On the other hand, there were consistent allegations that grade school, high school, and college students were *required* to attend anti-RH rallies, and would be promised higher grades for their attendance, as well as for writing articles and participating in online discussions pushing the anti-RH message. At least one student has publicly confirmed this tactic.
Myth #4: The RH Law is not needed. Contraceptives are available in the market, and no law prohibits people from buying them.
The Facts: First, the RH Law is not all about contraceptives. It is primarily about education, information, and the provision of reproductive health services. Contraceptives only form one component among all these.
That being said, availability is not the same as accessibility. Rural poor have no immediate access to drug stores and pharmacies, let alone convenience stores that carry contraceptives. Even if they are informed of their reproductive health options, such knowledge is futile without the means to exercise such option. This is why the RH Law mandates the provision of such contraceptive medicines and devices, so that those who choose to use them may have access to them.
Myth #3: Oral contraceptives pills (OCPs) cause abortions.
The Facts: The so-called “third action” that the anti-RH love to raise against the OCP, where OCPs allegedly prevent a fertilized egg from implanting on the uterine lining, has never been proven to actually happen. There is simply no science behind the claim.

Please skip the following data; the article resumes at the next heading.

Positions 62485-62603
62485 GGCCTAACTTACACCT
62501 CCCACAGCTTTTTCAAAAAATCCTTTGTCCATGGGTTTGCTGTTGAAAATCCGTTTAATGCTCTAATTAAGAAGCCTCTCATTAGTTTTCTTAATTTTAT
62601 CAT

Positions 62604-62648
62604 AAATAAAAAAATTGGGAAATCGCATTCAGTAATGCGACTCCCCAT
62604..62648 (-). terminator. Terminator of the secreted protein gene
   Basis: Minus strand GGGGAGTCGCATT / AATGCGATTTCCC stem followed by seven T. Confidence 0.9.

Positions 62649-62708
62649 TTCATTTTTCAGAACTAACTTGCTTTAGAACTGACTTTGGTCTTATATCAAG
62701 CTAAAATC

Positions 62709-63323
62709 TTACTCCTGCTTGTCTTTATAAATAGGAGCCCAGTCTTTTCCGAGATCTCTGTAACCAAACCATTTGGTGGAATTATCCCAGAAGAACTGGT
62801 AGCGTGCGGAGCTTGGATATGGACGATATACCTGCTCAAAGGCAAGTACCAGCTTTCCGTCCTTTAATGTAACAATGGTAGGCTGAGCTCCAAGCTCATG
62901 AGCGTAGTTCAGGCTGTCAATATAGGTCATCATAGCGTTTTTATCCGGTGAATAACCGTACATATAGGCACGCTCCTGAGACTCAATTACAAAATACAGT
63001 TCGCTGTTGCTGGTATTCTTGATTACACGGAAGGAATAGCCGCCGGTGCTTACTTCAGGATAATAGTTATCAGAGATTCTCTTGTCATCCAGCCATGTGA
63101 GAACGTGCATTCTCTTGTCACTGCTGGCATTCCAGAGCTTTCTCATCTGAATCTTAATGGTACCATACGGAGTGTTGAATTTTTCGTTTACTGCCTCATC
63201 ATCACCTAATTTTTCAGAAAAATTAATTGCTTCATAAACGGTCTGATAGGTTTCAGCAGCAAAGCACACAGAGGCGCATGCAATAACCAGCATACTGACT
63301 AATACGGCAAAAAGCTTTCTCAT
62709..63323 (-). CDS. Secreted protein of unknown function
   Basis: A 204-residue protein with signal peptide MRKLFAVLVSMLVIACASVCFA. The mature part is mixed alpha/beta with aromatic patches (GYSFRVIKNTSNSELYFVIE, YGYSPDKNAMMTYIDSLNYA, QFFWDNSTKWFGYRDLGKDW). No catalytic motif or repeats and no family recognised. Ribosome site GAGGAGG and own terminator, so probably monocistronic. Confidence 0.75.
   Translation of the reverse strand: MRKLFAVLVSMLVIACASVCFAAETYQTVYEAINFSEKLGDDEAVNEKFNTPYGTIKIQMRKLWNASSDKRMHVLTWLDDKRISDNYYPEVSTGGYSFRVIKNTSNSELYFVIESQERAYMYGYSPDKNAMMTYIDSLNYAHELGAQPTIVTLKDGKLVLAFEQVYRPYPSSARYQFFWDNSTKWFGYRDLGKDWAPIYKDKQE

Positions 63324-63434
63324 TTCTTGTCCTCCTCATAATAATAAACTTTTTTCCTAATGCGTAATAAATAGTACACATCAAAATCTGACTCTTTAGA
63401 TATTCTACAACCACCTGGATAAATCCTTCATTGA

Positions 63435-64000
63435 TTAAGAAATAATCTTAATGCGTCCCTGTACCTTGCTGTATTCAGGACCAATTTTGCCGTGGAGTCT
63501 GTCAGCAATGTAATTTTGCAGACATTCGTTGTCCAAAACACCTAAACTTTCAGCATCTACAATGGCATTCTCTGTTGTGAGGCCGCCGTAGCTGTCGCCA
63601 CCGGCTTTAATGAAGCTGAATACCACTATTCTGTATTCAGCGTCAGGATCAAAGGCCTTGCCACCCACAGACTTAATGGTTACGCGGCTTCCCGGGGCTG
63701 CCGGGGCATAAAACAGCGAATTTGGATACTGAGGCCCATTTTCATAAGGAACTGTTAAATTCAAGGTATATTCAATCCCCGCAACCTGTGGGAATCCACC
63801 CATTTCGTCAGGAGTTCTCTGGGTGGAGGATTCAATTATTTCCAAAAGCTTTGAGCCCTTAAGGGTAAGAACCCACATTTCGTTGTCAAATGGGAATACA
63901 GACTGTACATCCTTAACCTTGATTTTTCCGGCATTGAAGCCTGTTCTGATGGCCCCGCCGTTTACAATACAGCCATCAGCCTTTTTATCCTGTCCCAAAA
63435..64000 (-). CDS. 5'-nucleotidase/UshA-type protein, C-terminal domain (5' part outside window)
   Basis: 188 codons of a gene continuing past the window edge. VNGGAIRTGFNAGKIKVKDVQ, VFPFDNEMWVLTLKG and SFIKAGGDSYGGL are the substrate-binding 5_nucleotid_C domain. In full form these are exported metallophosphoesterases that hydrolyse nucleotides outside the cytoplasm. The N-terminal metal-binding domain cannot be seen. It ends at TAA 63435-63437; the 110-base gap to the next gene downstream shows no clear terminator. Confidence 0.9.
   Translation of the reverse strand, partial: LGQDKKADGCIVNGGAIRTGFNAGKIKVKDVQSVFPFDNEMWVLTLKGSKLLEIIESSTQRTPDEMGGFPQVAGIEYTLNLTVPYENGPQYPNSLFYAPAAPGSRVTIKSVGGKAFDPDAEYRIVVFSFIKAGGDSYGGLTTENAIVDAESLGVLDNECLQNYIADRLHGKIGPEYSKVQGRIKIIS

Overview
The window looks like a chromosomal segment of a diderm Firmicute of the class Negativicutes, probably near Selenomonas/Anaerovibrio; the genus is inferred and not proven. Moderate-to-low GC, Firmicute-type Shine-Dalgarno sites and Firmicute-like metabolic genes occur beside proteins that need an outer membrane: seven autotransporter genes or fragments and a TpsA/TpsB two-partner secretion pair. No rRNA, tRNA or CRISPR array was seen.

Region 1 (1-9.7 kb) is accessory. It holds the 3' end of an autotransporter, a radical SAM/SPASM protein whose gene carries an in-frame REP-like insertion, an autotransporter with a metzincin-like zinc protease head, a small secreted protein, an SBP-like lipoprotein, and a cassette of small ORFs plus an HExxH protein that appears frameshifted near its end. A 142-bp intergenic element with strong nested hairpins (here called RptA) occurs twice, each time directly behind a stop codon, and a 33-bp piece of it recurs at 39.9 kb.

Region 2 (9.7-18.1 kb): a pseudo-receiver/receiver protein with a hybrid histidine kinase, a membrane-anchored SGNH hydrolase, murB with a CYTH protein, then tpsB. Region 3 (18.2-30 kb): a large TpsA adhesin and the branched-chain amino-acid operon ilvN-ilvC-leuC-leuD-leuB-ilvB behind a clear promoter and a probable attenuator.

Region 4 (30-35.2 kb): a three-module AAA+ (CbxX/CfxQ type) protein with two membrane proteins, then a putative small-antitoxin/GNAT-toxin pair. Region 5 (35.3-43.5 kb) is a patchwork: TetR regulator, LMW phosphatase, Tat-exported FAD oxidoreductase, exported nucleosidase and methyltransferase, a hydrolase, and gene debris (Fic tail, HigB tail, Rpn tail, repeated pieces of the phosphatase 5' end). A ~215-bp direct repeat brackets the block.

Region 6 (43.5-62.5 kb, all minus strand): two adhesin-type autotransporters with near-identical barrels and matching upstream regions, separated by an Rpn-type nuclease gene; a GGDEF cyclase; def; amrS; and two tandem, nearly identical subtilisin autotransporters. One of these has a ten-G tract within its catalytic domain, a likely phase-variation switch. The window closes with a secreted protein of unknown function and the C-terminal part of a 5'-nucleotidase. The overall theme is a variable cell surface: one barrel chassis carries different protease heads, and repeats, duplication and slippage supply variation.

Even the morning after pill (MAPs) has been found by the World Health Organization to NOT interfere with the implantation process. What more OCPs, which do not have nearly the same levels of progesterone or estrogen as MAPs?
Myth #2: The RH Law allows and even promotes abortion.
The Facts: The RH Law clearly upholds the existing ban on abortion, even making mention of this ban no less than 4 times in its provisions: Sec. 3 (j), Sec. 4 (q-3), Sec. 4 (s), and Sec. 29. Nowhere in its provisions is abortion accepted as a valid reproductive health care measure; three of the four provisions cited above explicitly state otherwise. The anti-RH have consistently avoided pointing out a specific provision of law to support their claim, and have done so even before the law was passed.
Myth #1: The RH Law is unconstitutional
The Facts: The constitutionality of the RH Law is precisely what the anti-RH are asking Supreme Court to determine. They are getting ahead of themselves and of the Supreme Court if they claim, definitively, that the RH Law is unconstitutional even before the Supreme Court rules on it.
The fact is that in law, legislation passed by Congress enjoys a presumption of constitutionality. It is the burden of those who allege unconstitutionality to prove it before the SC, with clear and convincing evidence. Whether or not the evidence presented by the anti-RH petitioners meets and overcomes the presumption remains to be seen.
Jego blogs at raggster.wordpress.com and can be found on twitter @raggster .